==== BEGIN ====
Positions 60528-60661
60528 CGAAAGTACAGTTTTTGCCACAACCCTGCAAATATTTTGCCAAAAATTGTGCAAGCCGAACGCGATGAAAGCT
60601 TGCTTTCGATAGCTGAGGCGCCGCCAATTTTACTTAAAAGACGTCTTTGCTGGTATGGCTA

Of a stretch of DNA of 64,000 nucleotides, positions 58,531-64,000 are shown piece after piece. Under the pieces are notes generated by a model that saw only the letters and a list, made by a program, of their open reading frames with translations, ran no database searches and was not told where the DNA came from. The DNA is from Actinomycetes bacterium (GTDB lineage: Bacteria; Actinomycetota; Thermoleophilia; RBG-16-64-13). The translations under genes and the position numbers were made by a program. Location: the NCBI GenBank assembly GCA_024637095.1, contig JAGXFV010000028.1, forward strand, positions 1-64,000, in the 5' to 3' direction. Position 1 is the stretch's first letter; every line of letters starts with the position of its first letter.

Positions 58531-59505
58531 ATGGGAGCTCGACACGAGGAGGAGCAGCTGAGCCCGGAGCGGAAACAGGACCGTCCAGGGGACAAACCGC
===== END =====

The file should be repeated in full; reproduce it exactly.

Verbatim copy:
Positions 60528-60661
60528 CGAAAGTACAGTTTTTGCCACAACCCTGCAAATATTTTGCCAAAAATTGTGCAAGCCGAACGCGATGAAAGCT
60601 TGCTTTCGATAGCTGAGGCGCCGCCAATTTTACTTAAAAGACGTCTTTGCTGGTATGGCTA

Of a stretch of DNA of 64,000 nucleotides, positions 58,531-64,000 are shown piece after piece. Under the pieces are notes generated by a model that saw only the letters and a list, made by a program, of their open reading frames with translations, ran no database searches and was not told where the DNA came from. The DNA is from Actinomycetes bacterium (GTDB lineage: Bacteria; Actinomycetota; Thermoleophilia; RBG-16-64-13). The translations under genes and the position numbers were made by a program. Location: the NCBI GenBank assembly GCA_024637095.1, contig JAGXFV010000028.1, forward strand, positions 1-64,000, in the 5' to 3' direction. Position 1 is the stretch's first letter; every line of letters starts with the position of its first letter.

Positions 58531-59505
58531 ATGGGAGCTCGACACGAGGAGGAGCAGCTGAGCCCGGAGCGGAAACAGGACCGTCCAGGGGACAAACCGC